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Re: peer address protection and NAT Traversal






I've now read and understood draft-dupont-transient-pseudonat-01.txt. I'd
like to propose language in the IKEv2 and NAT traversal documents to
address it, but I'm eager to hear from the NAT Traversal folk whether the
fix will break too many real cases.

Francis Dupont <Francis.Dupont@xxxxxxxxxxxxxxxx> wrote:
>  The I-D editor has just announced the new version of my I-D about
> the transient pseudo-NAT attack and its application to Mobile IPv4
> (documented in the security section of the NAT traversal extension)
> and to IKE... Its name is draft-dupont-transient-pseudonat-01.txt.
>  I believe we should fix the issue (the security flaw) for the next
> version of the IKEv2 document.

While the threat comes up in many contexts, the easiest serious form of it
involves UDP encapsulation of IKE and ESP packets. If one endpoint of an
IPsec tunnel is behind a NAT, packets it sends will be encapsulated in UDP
and sent with source and destination ports both equal to 3500. That
endpoint must be the one that initiates the IKE connection. The receiving
endpoint will see a different source IP address and UDP port (because they
were mapped by the NAT) and will respond to the address and port it sees.
The NAT will map these back to the original endpoint's address and port
3500. So far, so good.

Mapped UDP port assignments in NATs can be timed out prematurely. When this
happens, packets coming from the Internet to the NAT will be dropped (or
misrouted) and packets coming from the NAT-protected node to the Internet
will be sent with a different source UDP port and possibly different source
IP address. For most protocols, that will cause the connection to fail.
Sometimes the connection will be dynamically reformed if there is retry at
the application layer. A NAT-aware protocol can try to do better. Since
there is an SPI in the header of every ESP and IKE packet that uniquely
identifies the SA, an endpoint can accept packets ignoring the source IP
address and port without confusion. It can send responses to the address
and port from which it received the request fairly safely. But for the SA
to survive the remapping of UDP ports by the NAT, it must also start
sending its own requests and encapsulated ESP packets to the new UDP port
and IP address. This is where the opportunity for mischief occurs.

If an attacker on the path between the two endpoints pretends to be a NAT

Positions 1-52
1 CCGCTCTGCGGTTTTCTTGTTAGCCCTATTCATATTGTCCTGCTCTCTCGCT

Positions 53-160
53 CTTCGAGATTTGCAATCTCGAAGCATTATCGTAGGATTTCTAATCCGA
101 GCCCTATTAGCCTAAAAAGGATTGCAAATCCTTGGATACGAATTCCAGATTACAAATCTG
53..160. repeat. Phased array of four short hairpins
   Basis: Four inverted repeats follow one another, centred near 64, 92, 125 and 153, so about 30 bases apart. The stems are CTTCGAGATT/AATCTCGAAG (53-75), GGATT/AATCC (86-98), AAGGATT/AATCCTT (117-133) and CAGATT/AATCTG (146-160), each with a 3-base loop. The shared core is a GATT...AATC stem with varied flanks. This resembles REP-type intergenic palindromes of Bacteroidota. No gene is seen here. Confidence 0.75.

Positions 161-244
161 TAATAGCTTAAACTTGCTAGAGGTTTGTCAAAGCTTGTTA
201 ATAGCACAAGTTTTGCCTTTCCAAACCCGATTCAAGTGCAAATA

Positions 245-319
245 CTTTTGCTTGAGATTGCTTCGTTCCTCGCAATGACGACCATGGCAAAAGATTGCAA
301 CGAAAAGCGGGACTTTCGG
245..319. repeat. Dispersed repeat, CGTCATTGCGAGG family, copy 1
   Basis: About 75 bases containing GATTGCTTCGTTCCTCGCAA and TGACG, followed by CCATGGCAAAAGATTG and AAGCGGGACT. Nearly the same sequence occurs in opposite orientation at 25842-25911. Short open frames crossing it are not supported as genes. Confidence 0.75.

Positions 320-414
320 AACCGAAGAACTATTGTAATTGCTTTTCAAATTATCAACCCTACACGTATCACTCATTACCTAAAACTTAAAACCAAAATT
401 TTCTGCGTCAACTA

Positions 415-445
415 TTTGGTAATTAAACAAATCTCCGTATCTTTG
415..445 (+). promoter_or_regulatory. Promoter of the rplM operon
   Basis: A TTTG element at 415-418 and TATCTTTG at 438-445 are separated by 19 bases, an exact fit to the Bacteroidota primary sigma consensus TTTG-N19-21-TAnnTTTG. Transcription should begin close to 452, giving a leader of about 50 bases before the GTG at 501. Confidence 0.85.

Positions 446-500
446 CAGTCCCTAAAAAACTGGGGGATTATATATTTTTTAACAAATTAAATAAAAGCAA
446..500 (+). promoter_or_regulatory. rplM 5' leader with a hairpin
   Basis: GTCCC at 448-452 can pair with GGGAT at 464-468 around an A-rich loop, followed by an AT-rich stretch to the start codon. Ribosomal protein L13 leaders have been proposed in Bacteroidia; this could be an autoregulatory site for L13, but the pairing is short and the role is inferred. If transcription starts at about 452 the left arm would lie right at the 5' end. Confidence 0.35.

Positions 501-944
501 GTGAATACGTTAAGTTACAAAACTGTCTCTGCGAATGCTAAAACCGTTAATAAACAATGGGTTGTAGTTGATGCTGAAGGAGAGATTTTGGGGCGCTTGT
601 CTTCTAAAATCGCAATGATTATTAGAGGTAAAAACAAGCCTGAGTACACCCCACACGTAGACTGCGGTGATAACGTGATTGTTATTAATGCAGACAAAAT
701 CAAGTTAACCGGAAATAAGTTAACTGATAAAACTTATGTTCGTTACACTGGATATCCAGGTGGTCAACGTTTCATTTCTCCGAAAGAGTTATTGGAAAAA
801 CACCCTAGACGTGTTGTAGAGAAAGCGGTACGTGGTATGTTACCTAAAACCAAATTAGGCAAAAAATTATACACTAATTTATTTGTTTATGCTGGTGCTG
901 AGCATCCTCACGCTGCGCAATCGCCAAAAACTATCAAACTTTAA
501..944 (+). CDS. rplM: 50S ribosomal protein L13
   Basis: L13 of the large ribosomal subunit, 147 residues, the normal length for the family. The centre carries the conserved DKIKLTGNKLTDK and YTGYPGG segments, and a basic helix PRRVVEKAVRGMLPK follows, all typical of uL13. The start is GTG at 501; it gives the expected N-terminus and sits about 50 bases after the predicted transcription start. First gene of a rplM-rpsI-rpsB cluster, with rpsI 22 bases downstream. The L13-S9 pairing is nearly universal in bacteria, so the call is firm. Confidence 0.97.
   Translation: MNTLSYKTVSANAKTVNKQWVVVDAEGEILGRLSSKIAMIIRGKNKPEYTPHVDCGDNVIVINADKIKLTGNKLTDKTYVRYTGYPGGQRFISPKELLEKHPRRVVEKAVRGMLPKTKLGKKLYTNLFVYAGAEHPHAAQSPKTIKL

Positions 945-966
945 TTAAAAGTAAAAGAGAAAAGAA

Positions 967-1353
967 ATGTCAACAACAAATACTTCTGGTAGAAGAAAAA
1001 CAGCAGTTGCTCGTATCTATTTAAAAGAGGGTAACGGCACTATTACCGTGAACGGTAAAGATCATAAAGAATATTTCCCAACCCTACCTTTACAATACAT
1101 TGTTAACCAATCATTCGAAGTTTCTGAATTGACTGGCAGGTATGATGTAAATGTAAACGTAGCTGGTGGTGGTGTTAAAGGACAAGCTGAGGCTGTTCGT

and changes the source address and UDP port of a single packet, what should
the recipient do? If he starts sending to the new address, it makes the
IPsec SA very fragile and potentially causes a packet flooding attack
against the node whose IP address was forged in the header. If he doesn't,
all the packets sent will be lost in the case where a genuine NAT remapped
addresses. Since NATs are not generally capable of cryptographic
authentication, there is no reliable way to distinguish these cases.

I could imagine lots of clever ways to try to deal with this... all with
clever countermeasures that allow an attacker to exploit them.

So what I'd like to propose is that IPsec SAs *not* try to survive
mid-connection NAT renumberings. That an IP address and UDP port be
associated with an SA during initialization and that all subsequent traffic
be sent to that address and port until it is timed out and closed. Requests
*from* an unexpected IP address/port should be ignored. (Perhaps there is a
way to respond with an alert to make the timeout process converge faster,
but I couldn't think of one that couldn't be exploited by an attacker).

There is a residual attack here where the attacker gets in the middle of
the initial SA setup and tricks the endpoints into sending to the wrong
address by forwarding all the packets during setup. (If it continues to
forward packets throughout the SA, everything works... essentially it *is*
a NAT. But if it stops it can temporarily get traffic misdirected). This
seems like a difficult attack more easily mounted against other UDP based
protocols. It exists for non-cryptographic protocols even in the absence of
NATs. And preventing it seems to require detecting NATs and refusing to
operate through them. Perhaps there should explicitly be a configuration
parameter in IPsec implementations allowing this.

I'm out of my depth here. What do existing implementations do? Do they not
support mid-connection renumbering or are they subject to the DOS attack?
Is there a known better fix?

          --Charlie

Opinions expressed may not even be mine by the time you read them, and
certainly don't reflect those of any other entity (legal or otherwise).